Twenty years after he was elected in an unprecedented successful recall effort against a sitting Democratic governor, it’s hard not to see Schwarzenegger’s campaign as foreshadowing something more sinister. Though Trump is rarely mentioned in the series, Schwarzenegger has been a vocal critic of the former and perhaps future president, whom he succeeded as host of The Celebrity Apprentice and who is also a global icon from the 1980s, a larger-than-life character, a proud bullshitter, an alleged serial groper, and a Republican with shallow and flexible ideological convictions. Schwarzenegger is clearly aware of these parallels, which may be why he goes to pains to establish that unlike Trump, he is patriotic, positive, earnest, loves his five kids (including Joseph Baena, his son with his former housekeeper, who is now a 25-year-old bodybuilder and appears to have a good relationship with his father), contributes to philanthropy, and definitely does not approve of the January 6 insurrection. Not all celebrity politicians are equally bad, in other words.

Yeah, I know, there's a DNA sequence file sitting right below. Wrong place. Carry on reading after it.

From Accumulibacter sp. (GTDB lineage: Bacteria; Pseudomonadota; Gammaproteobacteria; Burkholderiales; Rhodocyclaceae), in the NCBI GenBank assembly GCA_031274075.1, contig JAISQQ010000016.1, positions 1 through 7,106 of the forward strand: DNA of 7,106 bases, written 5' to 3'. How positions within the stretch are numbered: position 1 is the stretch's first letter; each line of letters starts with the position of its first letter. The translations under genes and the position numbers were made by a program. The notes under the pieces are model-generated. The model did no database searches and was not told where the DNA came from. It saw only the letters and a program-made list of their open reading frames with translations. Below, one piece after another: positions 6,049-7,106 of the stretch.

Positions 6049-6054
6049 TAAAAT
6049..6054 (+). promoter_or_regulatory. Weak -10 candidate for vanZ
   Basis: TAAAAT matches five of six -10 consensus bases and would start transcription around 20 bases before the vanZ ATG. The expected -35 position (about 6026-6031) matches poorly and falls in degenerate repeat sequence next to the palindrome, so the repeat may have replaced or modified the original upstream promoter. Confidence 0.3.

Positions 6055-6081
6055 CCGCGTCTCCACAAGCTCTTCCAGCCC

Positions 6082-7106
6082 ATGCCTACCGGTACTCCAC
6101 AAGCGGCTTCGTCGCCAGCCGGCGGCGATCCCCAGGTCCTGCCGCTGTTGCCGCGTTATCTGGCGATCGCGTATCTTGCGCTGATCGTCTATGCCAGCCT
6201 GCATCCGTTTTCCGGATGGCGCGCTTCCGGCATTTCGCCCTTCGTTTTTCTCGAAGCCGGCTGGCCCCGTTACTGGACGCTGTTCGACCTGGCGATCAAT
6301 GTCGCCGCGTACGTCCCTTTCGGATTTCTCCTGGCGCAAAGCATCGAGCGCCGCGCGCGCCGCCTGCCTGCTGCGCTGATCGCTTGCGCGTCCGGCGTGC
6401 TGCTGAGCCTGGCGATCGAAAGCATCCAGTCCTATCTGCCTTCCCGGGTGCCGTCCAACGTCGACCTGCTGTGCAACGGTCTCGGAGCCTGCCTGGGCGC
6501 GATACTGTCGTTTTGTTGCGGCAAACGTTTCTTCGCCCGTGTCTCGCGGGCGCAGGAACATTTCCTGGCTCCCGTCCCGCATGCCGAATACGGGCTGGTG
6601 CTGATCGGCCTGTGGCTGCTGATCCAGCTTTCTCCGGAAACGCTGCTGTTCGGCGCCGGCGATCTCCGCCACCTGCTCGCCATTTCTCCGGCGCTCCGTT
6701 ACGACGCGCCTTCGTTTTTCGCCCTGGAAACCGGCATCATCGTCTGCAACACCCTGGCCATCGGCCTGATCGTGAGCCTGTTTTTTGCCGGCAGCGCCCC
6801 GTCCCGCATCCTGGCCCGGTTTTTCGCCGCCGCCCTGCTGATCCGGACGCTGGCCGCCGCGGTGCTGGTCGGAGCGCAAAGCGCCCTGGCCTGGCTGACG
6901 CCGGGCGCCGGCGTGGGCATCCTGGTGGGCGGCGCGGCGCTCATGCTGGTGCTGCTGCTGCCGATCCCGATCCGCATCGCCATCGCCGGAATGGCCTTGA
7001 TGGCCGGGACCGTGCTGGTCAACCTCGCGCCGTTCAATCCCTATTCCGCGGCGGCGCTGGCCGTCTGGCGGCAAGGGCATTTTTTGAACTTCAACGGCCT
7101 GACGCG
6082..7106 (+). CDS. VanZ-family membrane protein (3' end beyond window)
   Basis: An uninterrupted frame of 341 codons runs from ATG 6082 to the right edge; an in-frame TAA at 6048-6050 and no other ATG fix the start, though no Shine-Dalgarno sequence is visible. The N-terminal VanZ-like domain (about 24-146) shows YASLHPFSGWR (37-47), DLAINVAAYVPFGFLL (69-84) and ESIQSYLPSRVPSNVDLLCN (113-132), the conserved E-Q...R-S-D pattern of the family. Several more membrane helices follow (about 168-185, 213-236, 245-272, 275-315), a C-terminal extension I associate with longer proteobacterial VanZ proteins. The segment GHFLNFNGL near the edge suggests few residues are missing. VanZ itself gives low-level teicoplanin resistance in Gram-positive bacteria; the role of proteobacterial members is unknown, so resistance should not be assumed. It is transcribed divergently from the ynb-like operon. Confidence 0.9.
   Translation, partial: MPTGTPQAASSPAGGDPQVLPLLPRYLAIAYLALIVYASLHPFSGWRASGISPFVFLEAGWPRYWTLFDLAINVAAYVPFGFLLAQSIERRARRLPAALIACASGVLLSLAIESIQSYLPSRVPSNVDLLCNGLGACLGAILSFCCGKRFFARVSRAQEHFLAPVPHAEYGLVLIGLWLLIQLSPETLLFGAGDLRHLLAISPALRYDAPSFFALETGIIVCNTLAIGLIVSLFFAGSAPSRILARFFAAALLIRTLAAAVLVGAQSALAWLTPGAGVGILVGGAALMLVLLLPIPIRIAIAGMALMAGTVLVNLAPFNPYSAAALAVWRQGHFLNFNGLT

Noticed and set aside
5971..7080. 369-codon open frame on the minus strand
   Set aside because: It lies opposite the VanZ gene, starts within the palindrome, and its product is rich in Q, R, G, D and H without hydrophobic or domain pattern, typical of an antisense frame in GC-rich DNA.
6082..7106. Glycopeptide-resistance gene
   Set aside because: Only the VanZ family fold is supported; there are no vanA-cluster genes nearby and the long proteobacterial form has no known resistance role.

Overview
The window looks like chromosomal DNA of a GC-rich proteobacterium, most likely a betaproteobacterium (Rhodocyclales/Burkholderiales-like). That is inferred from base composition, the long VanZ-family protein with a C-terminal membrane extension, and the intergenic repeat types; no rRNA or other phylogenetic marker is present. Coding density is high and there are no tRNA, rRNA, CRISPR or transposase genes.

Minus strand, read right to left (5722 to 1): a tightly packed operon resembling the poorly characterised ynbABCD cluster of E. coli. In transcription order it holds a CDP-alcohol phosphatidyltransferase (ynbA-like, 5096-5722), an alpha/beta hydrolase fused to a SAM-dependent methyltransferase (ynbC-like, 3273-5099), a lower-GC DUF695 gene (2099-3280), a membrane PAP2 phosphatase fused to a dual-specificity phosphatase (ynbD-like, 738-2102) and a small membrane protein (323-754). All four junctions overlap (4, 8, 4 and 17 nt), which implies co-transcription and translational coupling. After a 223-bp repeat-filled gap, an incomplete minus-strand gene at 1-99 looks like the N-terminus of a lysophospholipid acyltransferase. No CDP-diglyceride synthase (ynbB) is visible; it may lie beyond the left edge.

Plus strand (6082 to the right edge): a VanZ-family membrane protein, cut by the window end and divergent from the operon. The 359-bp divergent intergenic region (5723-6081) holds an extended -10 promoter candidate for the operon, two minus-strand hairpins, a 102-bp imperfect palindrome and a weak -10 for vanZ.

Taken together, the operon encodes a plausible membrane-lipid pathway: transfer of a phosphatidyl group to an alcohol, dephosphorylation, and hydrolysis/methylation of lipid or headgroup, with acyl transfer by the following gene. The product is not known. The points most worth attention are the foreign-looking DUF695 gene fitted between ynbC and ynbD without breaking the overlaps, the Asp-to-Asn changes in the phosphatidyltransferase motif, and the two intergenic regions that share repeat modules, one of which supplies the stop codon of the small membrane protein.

Still, a better documentary would have taken a critical look at Schwarzenegger’s actual policy record, beyond acknowledging his groping scandal (he vaguely apologized when the story broke and now more definitively says, “Forget all the excuses, it was wrong,” while simultaneously treating it as a minor obstacle to power that voters shrugged off) and celebrating his willingness to reach across the aisle. That record includes a tough austerity budget in the wake of the 2008 recession, vetoing same-sex marriage (which he now supports) and single-payer health care, attacking unions, and a whole series of ethics violations—none of which Chilcott bothers to ask Schwarzenegger about. Instead we’re left with a vague sense that he brought Sacramento together, crusaded for the environment, and built things. Not that it really matters, since the most important thing he did was win twice and prove the doubters wrong.